Full disclosure - my sister is an Autistic adult & I am her caretaker. I say this upfront because this colored my reaction to this book. I decided to give it a go because the subject matter is one I can fully relate to from my personal experience. That said the character of Sammy was nothing like my sister up to the point where I kept wondering, "Is he supposed to really have Aspergers or is this lack of research?" I know that everyone is different, no two people on the spectrum are going to act the same way but as I read on his diagnosis felt more and more off to me. So much so that it took me out of the story several times. In my experiences no one with autism would willingly bear hug a total stranger. My sister is a very sweet, happy -hearted individual but she hates being touched. I've known many people on the spectrum who are also like this. It's not that they don't show affection in their own way but a bear hug is generally something that would take time to lead up to. (I had no trouble accepting Sammy would hug his brother, I just questioned him hugging Nick upon first meeting him.)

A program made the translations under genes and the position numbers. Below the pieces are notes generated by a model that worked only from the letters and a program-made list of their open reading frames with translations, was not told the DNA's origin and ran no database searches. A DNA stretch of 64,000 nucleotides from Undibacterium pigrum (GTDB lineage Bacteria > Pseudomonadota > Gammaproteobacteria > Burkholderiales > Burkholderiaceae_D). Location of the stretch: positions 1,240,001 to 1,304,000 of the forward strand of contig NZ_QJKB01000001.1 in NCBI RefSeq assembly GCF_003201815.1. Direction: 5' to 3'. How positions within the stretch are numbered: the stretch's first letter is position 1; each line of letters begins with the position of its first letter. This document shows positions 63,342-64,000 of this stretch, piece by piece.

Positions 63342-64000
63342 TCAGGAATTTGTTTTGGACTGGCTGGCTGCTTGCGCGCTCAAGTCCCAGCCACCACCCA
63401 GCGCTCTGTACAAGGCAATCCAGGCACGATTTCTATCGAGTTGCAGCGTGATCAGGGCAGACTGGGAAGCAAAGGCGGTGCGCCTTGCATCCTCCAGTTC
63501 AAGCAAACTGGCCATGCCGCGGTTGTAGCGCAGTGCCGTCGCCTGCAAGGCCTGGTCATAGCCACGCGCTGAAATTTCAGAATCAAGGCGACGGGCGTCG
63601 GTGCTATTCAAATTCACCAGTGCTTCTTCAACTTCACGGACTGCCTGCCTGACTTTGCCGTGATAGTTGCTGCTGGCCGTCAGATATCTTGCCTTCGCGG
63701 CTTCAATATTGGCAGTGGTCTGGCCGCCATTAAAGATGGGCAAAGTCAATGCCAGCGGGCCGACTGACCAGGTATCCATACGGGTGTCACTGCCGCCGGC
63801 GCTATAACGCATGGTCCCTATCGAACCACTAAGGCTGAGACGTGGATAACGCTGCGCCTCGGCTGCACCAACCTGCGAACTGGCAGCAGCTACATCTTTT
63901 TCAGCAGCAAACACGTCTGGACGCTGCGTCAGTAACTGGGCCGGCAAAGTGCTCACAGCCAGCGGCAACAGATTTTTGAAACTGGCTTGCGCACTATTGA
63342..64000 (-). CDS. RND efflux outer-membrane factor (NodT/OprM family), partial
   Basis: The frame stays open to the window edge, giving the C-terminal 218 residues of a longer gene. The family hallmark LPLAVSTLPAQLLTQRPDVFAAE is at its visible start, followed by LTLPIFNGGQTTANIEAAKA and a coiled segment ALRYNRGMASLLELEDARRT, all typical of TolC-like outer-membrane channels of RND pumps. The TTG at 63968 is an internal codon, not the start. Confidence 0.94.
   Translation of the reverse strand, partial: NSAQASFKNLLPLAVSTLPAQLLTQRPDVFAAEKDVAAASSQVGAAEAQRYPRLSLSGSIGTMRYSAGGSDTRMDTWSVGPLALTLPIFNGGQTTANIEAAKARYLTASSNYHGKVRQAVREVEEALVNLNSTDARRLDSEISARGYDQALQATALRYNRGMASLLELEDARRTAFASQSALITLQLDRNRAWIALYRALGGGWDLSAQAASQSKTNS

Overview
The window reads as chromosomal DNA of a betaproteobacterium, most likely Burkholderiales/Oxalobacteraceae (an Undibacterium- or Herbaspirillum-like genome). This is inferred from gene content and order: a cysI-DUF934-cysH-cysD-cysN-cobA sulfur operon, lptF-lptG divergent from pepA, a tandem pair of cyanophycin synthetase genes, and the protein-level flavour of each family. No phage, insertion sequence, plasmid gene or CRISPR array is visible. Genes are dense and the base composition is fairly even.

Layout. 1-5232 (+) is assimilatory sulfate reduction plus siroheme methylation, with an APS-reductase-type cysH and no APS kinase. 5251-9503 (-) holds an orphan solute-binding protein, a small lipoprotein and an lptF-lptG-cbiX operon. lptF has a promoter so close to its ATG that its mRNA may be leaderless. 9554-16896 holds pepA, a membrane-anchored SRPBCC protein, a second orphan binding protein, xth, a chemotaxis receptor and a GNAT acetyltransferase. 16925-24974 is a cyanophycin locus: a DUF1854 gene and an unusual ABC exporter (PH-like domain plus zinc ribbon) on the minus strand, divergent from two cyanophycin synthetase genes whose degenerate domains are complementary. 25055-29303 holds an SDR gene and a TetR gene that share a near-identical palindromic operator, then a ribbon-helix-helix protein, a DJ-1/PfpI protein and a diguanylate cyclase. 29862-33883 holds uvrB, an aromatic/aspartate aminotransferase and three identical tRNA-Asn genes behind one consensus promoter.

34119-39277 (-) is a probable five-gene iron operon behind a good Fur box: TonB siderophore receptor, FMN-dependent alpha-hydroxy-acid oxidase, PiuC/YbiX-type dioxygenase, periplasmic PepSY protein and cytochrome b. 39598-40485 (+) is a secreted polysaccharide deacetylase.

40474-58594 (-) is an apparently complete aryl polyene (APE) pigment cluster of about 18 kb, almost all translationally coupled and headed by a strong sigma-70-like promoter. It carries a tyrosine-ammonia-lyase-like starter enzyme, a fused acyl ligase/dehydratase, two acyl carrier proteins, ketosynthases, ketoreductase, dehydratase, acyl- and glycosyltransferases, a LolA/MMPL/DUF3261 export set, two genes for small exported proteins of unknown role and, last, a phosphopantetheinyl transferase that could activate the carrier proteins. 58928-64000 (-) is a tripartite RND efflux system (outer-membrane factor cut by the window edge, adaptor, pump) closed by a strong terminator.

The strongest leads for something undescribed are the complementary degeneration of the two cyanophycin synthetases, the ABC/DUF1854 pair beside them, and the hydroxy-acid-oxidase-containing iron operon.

I also felt a bit of research regarding the hospital procedures would have benefited the story greatly. I found it a bit too easy to have the nurses readily give information to someone who was not a relative and flowers in ICU would not have been allowed under any circumstances.
I wanted to love this book and there are things I did enjoy about it. While it's rather formula and cliched it does have some enjoyable characters (despite the fact Sammy didn't seem to fall onto the spectrum he is a very lovable character) and it did engage me to keep reading on but the above mentioned issues as well as aspects of telling and not showing prevent me from giving it a better rating.